Rawls and Kymlicka succeed in giving a face to justice. From an abstraction, justice becomes the fair lady of fairness in Rawls’ idealized democratic society. Even more concretely, justice is the greater economic and political opportunities for the disadvantaged minorities. The more definite form that Rawls and Kymlicka are able to give to justice advances the cause of justice as a concept that has meaning in the lives of real people.

VI.    Discussion

It is easy for people to invoke justice and to claim to stand for it. But it is quite another matter to take definite steps toward the realization of justice in the complexities of today’s world.

A.    Reflection on Justice

Justice has to do with people receiving their due. At the core of justice is its inextricable link to the value that people posses, a worth that is infinite. The recognition of certain fundamental entitlements that people enjoy as human beings is essential for justice to be a reality. A fair expression of these entitlements is found in two international documents, the International Covenant on Civil and Political Rights and the International Covenant on Economic, Social and Cultural Rights.

Generally, the entitlements under the International Covenant on Civil and Political Rights include:
right to life (art 6)
freedom from torture (art 7)                   
freedom from slavery (art 8)
freedom from arbitrary arrest (art 9)
right to reformation and social rehabilitation (art 10)
freedom of contract (art 11)
freedom of movement (art 12)
freedom from expulsion (art 13)
right to criminal due process (art 14)
freedom from ex post facto law (art 15)
right to recognition as a person (art 16)
right to privacy (art 17)
freedom of religion (art 18)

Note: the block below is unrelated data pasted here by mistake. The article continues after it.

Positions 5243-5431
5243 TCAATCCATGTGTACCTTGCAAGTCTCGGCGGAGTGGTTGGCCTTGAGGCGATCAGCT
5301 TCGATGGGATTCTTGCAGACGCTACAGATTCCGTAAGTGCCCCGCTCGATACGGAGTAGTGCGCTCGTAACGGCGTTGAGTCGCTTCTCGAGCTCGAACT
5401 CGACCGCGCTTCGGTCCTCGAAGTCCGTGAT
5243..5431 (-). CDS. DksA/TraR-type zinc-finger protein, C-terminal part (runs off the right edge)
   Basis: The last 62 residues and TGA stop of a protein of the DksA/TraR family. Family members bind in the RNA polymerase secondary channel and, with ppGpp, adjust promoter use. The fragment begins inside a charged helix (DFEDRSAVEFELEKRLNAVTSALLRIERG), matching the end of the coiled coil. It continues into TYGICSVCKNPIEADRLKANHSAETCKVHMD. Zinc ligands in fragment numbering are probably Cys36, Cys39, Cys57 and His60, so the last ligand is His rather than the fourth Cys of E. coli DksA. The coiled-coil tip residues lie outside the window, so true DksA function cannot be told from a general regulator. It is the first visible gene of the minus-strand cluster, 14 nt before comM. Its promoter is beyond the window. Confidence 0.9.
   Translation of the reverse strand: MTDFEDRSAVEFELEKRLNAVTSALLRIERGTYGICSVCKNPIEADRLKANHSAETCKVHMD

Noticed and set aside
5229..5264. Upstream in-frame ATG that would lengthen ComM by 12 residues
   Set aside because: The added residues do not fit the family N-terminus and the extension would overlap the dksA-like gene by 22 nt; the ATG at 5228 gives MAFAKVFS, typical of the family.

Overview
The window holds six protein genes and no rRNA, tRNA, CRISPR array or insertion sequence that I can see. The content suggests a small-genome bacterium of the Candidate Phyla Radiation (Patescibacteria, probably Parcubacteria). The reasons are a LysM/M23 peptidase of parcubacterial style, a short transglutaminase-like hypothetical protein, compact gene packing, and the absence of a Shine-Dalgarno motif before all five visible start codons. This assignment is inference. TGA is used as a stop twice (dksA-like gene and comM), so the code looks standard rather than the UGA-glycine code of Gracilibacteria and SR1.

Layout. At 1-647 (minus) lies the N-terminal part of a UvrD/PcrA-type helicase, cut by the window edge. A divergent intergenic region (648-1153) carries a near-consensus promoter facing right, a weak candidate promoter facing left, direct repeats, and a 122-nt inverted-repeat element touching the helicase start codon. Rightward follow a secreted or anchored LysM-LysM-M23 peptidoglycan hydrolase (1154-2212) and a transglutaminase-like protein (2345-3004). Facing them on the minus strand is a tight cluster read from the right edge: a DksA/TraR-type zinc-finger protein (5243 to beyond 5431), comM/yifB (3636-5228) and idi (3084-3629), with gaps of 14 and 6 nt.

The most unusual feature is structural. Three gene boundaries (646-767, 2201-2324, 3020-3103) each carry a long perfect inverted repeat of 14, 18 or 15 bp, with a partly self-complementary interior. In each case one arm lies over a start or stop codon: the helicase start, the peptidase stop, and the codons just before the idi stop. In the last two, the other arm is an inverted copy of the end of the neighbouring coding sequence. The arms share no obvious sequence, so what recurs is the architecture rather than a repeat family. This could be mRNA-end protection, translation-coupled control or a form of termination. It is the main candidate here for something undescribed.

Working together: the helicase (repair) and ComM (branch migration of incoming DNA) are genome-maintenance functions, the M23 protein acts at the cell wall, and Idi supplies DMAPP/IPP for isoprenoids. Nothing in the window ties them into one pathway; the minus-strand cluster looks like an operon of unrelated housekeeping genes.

freedom of expression (art 19)
freedom from war propaganda (art 20)
freedom of assembly (art 21)
freedom of association (art 22)
right to family protection (art 23)
right to child protection (art 24)
right to vote (art 25)
right to equal protection (art 26)
right to minorities protection (art 27)

Generally, the entitlements under the International Covenant on Economic, Social and Cultural Rights include:
right to work (art 6)
right to just and favorable conditions of work (art 7)
right form and join trade unions (art 8)
right to social security (art 9)
right to family protection (art 10)
right to an adequate standard of living (art 11)
right to health (art 12)
right to education (art 13)
right to compulsory free education (art 14)
right to take part in cultural life (art 15)

These human rights are essential. Any act of transgression that debases or degrades a person, restrains a person from giving expression to ideas or from making other fundamental choices, prevents a person from having sufficient food or from enjoying other basic necessities, or in any other manner departs from a person’s nature as a human being who possesses infinite worth, will have to contend with the characterization of the act as one which is unjust. 

B.    Justice in Context

Rawls gives expression to a kind of justice as fairness that is a ‘political conception of justice for the special case of the basic structure of a modern, democratic society’ (14). According to Rawls, the basic structure that paves the way to this kind of justice is one formed in a ‘well-ordered society’ (8) through ‘fair agreement’ (15) by ‘free and equal persons’ (18).

Kymlicka sees justice in terms of individual freedom (107) that, in the context of minorities, translates to a measure of political autonomy (126). Kymlicka is not content to pay lip service to the right of minorities to protection. To Kymlicka, multiculturalism that stops at promises to respect differences is not enough. The challenge is to create the appropriate political conditions including the provision of self-governing powers (126) that will enable cultural differences to persist and leave a lasting mark on the national as well as global community.

In a way, both what Rawls and Kymlicka say are in keeping with justice, one that is respectful of human rights, not just civil and political rights, but also economic, social and cultural rights, not just for some, but for all. Only in a well-ordered society of free and equal persons mindful of the rights of the minorities and their need for a measure of political autonomy to actualize their individual freedoms can there be justice.

VII.    Conclusion

Justice that gives people their due is respectful of who and what people are. It is mindful of the fundamental entitlements that people enjoy as human beings and reaches out to people in the complex situations in which they find themselves. It includes political justice as well as justice for minorities. To the extent that people fail to realize their nature as human beings in their political, economic and cultural realities, the ends of justice will not have been served.